Although the Pentagon last month declared that it was increasing the early production tempo of the F-35, the decision to buy 30 aircraft next year does not actually change previous plans. Moreover, there is still no U.S. commitment to multi-year procurement (MYP) before 2015. Mindful of repeated criticism by the U.S. Government Accountability Office that concurrent development and production of the F-35 is a high-risk strategy, Secretary of Defense Robert Gates said he was adopting “a cautious approach to ramping up production.” He also said he was “trying to ensure that the cost to our partners does not go up.” The nine international partners have been discussing a “consortium buy” to reduce the unit cost of their early F-35s. Unless they modify the current production plan, six of them will be buying 80 or more very expensive aircraft from the low-rate initial production (LRIP) batches, before they can benefit from the economies of scale that MYP offers. The unit cost of an F-35 at the optimum production rate is already around $90 million at current prices, depending on the variant. The LRIP aircraft are costing much more; the UK recently signed for its first two aircraft that are part of LRIP 3; the UK Ministry of Defence refused to reveal the price paid. A Lockheed Martin spokesman told AIN that the company was still trying to get the agreement of critical suppliers to a multi-year cost for LRIP batches five to seven, and that a consortium buy would be evaluated again later this year.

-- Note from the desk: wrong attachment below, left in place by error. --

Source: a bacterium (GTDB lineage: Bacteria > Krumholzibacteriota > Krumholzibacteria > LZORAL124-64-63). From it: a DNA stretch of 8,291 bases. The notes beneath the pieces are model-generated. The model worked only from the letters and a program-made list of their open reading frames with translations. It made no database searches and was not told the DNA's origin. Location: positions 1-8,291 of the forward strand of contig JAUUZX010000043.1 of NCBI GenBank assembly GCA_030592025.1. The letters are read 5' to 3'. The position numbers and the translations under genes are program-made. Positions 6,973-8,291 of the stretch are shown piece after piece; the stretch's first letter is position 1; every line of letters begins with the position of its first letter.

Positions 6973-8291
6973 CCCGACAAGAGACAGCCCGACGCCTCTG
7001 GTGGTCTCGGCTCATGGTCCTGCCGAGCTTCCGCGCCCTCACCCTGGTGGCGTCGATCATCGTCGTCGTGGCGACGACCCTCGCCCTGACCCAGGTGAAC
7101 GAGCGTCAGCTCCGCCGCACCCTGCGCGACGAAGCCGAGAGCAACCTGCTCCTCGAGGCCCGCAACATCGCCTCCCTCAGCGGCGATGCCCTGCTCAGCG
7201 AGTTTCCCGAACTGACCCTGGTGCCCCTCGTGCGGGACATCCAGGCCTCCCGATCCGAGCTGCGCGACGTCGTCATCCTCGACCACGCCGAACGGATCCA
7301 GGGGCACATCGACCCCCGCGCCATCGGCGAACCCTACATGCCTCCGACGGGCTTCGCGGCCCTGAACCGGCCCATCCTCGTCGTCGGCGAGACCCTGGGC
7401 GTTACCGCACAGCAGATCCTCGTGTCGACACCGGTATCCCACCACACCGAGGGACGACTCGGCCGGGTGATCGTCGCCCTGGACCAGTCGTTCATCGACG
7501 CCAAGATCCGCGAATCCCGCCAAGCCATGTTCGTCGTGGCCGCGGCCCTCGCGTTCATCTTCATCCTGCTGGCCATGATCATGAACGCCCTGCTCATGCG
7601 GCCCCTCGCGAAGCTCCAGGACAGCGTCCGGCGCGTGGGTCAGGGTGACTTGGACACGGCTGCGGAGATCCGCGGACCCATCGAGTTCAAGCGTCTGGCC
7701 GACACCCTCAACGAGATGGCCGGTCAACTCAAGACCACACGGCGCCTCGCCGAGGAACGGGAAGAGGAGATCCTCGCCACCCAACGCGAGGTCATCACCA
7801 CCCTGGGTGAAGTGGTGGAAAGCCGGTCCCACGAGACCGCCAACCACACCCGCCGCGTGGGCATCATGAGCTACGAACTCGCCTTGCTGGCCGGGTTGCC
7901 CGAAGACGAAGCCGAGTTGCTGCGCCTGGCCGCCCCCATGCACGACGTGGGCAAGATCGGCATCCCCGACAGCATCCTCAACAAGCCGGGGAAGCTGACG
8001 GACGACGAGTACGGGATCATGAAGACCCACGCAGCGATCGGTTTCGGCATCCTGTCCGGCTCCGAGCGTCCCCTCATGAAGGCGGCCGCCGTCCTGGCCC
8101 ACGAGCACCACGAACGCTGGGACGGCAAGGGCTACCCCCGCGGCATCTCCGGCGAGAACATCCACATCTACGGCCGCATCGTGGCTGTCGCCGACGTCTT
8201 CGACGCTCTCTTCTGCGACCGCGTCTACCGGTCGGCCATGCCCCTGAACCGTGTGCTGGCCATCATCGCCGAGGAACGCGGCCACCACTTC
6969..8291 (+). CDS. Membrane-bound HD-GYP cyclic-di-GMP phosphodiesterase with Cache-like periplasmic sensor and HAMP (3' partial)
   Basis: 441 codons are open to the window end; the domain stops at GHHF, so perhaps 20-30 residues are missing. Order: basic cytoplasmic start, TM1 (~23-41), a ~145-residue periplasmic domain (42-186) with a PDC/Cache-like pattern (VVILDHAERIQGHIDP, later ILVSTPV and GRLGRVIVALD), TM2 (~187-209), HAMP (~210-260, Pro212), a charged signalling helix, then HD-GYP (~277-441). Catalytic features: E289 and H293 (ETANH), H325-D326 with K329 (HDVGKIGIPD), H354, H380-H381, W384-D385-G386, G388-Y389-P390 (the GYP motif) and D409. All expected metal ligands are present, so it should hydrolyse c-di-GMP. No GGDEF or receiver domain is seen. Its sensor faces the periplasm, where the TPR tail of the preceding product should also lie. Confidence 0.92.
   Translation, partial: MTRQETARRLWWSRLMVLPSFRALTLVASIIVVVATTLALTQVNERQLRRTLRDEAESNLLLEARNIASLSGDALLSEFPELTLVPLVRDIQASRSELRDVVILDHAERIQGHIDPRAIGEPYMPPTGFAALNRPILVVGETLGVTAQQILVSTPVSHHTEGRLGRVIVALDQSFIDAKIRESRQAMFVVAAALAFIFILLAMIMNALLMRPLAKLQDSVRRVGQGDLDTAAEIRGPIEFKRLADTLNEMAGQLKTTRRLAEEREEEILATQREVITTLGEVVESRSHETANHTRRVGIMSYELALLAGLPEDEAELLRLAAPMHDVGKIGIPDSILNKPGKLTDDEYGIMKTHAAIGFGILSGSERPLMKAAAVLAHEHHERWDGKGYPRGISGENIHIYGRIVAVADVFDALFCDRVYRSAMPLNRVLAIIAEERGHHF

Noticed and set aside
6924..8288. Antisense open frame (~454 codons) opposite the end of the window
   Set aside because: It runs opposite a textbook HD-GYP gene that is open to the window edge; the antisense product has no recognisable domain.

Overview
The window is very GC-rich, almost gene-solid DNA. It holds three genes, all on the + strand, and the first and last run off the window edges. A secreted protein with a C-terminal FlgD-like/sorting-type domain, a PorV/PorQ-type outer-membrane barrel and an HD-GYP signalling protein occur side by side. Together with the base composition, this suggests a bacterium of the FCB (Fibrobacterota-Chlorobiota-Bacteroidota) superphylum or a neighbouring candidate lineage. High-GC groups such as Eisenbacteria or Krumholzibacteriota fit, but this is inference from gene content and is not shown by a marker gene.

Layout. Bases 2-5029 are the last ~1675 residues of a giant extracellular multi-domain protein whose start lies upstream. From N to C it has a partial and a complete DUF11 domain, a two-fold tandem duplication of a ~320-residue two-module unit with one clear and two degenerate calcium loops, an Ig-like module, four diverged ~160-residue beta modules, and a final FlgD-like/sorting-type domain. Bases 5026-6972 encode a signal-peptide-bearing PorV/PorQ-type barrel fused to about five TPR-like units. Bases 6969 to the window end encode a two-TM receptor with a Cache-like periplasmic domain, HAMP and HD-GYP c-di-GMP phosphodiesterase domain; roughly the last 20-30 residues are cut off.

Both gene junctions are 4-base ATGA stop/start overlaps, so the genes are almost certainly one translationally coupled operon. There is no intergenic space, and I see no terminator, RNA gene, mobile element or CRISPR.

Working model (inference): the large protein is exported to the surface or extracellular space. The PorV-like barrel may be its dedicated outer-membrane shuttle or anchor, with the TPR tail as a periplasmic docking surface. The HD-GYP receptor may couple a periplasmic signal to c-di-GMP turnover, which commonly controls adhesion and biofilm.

Debate Continues over Cost, Schedule of Early F-35s
- May 18, 2009, 6:05 AM